MedCity Influencers, BioPharma

2021’s crystal ball: 6 AI predictions that will shape a new commercial model

In this article, experts forecast upcoming AI developments that will help shape a new commercial model, making 2021 the year when AI shifts from early exploration to broad adoption. 

An artificial intelligence robot experiments and studies in a test tube. Development and research of new drugs

Artificial Intelligence (AI) is no longer a ‘nice-to-have’ in life sciences today, especially with increasing pricing pressures, global competition, and operational complexity. Even Covid-19 has not dampened the AI fire as 38% of technology leaders report that their AI investment plans are unchanged, and one-third (32%) say the pandemic has accelerated their plans.

For more than a decade, the industry struggled to get its volumes of data – the fuel for all AI engines – in order, working to gather it all from across different places, often confined in spreadsheets and disconnected systems across the enterprise. Now, modern data warehouse solutions have emerged to help aggregate and structure data so that it is usable. And, in recent years, many life sciences companies piloted AI for different commercial use cases with promising results.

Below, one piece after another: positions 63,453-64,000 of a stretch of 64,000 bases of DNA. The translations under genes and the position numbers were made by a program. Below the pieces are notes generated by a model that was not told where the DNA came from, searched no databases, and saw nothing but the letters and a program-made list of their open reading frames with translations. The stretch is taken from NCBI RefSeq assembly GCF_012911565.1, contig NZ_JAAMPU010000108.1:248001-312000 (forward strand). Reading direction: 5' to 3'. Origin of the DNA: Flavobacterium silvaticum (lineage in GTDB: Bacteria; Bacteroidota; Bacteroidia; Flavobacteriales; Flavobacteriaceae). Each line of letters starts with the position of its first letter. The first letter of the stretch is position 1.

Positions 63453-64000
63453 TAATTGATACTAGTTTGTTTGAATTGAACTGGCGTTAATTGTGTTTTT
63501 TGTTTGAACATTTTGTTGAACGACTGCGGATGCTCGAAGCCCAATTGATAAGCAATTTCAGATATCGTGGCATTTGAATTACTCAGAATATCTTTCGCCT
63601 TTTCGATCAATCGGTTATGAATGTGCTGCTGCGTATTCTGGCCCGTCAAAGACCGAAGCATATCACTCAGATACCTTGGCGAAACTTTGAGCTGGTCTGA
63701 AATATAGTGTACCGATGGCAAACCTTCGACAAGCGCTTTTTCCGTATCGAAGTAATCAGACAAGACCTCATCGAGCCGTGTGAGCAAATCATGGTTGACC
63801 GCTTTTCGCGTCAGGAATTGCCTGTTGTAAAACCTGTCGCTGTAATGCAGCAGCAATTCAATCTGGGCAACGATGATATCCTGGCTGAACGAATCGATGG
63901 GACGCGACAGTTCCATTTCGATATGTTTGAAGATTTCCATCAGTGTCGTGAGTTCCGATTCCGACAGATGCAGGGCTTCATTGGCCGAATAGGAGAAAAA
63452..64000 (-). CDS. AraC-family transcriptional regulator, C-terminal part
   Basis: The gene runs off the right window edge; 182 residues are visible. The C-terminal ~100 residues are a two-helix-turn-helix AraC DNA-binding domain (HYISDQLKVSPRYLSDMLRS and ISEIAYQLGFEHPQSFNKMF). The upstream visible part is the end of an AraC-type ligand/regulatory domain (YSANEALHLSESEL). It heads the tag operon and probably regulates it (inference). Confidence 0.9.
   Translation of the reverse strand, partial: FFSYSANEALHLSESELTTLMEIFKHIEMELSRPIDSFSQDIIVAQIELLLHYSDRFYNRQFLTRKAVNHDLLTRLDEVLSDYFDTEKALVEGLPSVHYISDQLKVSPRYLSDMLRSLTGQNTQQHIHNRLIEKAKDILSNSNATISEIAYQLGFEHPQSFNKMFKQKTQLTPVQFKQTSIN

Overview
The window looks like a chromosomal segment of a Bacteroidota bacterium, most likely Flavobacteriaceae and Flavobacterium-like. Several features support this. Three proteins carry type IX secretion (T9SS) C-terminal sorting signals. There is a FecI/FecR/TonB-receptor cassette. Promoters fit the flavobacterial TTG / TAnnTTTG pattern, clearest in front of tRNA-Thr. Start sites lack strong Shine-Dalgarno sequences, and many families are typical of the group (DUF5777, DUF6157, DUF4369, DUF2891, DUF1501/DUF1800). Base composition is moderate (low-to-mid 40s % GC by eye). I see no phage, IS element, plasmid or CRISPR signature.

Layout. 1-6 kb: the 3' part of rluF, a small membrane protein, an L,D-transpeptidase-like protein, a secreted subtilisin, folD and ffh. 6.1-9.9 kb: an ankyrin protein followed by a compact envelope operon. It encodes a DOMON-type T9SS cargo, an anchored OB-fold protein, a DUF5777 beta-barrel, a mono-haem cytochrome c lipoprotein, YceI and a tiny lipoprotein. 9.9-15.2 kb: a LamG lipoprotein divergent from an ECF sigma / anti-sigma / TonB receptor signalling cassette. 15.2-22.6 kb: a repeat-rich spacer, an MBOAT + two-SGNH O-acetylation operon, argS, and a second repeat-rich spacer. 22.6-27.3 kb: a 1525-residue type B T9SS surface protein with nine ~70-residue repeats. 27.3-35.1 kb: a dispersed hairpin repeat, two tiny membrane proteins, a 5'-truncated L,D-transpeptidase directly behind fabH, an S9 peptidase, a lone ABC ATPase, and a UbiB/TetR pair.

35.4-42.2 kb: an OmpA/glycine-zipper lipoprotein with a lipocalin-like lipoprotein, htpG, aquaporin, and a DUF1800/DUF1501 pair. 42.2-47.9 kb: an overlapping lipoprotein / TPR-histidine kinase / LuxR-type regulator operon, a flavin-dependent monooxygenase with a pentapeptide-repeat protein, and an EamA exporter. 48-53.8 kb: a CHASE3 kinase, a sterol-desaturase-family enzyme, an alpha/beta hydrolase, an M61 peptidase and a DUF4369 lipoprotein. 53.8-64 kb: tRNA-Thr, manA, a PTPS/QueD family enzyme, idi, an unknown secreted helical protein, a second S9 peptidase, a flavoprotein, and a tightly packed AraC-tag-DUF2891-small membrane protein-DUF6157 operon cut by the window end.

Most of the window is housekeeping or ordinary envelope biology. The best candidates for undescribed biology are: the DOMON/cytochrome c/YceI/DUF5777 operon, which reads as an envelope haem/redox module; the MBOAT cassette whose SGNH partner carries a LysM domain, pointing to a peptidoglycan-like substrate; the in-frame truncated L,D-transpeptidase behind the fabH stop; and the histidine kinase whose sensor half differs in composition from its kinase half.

As we ring in the new year, AI will continue its evolution as it becomes more scalable across all customer-facing teams—including sales, marketing, and medical—as well as across brands, regions, and channels. In this article, Aktana experts forecast upcoming AI developments that will help shape a new commercial model, making 2021 the year when AI shifts from early exploration to broad adoption. 

AI will expand functional flexibility to drive more coordinated customer engagement.